by Ombio Productions
December 12, 2019

from YouTube Website

Italian version





Trilithons and megaliths of ancient Baalbek

are the largest stones ever used

by man in construction.

The film tells in detail

about this mysterious megalithic structure

that lies at the base of the 'Temple of Jupiter'

in Baalbek...


Though they've been ravaged by a history of armed conflict, earthquakes and the natural erosion and desecration of time, the Baalbek ruins continue to incite awe in everyone fortunate to visit them.


Located near the Lebanon capital of Beirut, these ruins mark the remains of an ancient Roman temple complex which served as one of the most important holy sites in the history of civilization.


Balbeek Megaliths provides a brief, but illuminating tour of the ruins as it attempts to piece together the site's colorful history.

Located amongst the remnants is the Temple of Jupiter, the structure that sparks the most boisterous debates within the archeological community.


Much is unknown about the origins, design or construction of the temple.


The temple is believed to be over 2,000 years old, and its building blocks are composed of large slabs of lime stone; in fact, they are the largest stones ever used for construction with each exceeding over a thousand tons.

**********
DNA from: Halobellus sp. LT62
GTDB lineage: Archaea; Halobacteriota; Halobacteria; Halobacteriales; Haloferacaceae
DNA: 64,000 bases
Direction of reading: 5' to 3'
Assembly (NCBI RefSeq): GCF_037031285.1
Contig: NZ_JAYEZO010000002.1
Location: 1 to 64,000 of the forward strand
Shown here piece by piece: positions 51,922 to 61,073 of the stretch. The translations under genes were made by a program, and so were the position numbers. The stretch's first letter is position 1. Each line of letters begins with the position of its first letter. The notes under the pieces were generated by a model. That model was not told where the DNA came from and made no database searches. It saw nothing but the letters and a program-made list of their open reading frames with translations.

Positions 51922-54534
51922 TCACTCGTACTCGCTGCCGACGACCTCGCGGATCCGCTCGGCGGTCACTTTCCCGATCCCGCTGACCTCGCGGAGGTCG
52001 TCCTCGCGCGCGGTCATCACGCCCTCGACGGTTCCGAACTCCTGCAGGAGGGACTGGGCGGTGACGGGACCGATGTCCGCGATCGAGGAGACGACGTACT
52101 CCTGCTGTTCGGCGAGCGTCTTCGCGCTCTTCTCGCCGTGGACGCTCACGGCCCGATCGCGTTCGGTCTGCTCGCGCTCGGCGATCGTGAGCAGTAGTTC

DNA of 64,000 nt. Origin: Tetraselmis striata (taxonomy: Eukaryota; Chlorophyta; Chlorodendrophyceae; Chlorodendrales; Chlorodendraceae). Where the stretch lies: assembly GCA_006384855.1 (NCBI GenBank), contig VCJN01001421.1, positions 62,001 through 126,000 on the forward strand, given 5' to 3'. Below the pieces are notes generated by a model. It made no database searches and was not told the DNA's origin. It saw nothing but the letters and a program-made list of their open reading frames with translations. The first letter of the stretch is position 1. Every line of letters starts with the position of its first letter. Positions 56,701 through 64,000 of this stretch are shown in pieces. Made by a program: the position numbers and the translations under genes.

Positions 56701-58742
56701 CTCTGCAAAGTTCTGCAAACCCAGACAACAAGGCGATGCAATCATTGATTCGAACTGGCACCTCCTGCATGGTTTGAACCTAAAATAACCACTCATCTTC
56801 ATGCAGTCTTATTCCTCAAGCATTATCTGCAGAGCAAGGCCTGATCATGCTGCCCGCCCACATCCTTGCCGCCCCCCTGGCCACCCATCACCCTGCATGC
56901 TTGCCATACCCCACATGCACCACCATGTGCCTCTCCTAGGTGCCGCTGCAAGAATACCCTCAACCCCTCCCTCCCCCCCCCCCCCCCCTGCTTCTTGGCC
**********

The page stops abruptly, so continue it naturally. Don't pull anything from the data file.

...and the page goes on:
The film provides a wealth of footage from the site.


Viewers are able to soak in the features that make these ruins so awe-inspiring both in their construction and the lingering mysteries surrounding them.


The intricate stone carvings, imposing structures and painstaking accuracy of each slab joint aside, the sources of greatest fascination are the heavy blocks that make up the temple's foundations.

Archeologists have long debated the practicality of the site.

Who ordered their construction?


How were they cut?


Perhaps most puzzling of all is how these mammoth stones managed to be transported.

The film attempts to consider each of these questions, and run through a variety of potential theories.


The recorded history of this type of construction is sketchy at best, so many of the conclusions that have been reached over the years have been speculative at best.


Still, the film traces other Roman landmarks throughout history that bear similarities to the Baalbek ruins in the hopes of drawing more definitive comparisons.

Certainly, Baalbek Megaliths is a treat for fans of Ancient Roman architecture.


But it's also a revealing tribute to the pursuit of truth surrounding the histories of the world that have long remained elusive.